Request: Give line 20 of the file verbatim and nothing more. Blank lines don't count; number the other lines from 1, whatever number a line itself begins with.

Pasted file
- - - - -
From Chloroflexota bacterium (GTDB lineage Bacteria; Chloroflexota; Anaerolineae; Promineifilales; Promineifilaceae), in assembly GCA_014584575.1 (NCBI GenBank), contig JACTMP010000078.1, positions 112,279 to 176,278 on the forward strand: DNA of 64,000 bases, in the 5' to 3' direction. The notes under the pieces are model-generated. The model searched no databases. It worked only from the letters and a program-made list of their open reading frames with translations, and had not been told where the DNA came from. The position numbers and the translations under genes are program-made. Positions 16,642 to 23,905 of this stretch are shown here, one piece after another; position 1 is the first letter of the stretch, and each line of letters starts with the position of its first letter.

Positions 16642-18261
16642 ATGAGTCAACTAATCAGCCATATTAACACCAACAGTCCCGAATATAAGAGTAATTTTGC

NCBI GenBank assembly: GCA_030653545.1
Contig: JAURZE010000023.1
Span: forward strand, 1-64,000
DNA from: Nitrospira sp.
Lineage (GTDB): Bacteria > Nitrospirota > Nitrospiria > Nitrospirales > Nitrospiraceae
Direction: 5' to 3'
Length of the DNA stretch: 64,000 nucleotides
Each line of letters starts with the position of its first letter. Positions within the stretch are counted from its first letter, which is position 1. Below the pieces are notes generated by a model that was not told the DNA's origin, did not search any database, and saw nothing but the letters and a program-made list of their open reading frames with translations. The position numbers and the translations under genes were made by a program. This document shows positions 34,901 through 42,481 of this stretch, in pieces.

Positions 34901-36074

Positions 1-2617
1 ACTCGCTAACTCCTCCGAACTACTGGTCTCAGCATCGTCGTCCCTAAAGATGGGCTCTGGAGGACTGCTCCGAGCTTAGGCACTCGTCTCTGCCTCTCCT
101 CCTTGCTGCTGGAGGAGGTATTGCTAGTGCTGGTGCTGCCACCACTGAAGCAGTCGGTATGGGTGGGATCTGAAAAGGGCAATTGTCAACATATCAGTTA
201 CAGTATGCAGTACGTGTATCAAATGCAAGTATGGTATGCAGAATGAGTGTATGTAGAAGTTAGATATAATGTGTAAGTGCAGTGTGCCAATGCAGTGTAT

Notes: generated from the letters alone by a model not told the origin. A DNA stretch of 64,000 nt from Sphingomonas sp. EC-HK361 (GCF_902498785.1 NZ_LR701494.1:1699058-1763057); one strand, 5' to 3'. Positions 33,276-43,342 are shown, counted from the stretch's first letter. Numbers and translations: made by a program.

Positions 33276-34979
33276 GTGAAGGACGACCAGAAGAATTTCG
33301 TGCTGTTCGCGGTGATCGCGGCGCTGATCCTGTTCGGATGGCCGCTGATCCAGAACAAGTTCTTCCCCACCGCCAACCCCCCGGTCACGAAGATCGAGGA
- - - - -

33301 TGCTGTTCGCGGTGATCGCGGCGCTGATCCTGTTCGGATGGCCGCTGATCCAGAACAAGTTCTTCCCCACCGCCAACCCCCCGGTCACGAAGATCGAGGA